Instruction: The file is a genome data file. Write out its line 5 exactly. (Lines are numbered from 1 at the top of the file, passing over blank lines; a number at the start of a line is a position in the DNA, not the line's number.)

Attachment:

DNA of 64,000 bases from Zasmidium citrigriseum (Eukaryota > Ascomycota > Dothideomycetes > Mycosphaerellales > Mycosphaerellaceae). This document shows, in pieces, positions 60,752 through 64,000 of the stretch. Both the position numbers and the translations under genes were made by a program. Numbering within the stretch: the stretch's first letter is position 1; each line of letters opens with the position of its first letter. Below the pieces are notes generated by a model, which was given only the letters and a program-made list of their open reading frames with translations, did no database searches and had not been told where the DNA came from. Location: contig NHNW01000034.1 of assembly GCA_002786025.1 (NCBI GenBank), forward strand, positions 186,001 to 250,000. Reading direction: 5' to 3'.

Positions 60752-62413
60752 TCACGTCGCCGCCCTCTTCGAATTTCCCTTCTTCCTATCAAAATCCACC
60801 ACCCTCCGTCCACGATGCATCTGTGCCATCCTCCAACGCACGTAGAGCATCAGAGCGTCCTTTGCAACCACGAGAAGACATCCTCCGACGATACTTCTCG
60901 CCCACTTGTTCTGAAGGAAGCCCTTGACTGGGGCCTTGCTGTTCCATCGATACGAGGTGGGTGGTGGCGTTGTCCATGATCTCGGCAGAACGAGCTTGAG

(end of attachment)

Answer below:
60901 CCCACTTGTTCTGAAGGAAGCCCTTGACTGGGGCCTTGCTGTTCCATCGATACGAGGTGGGTGGTGGCGTTGTCCATGATCTCGGCAGAACGAGCTTGAG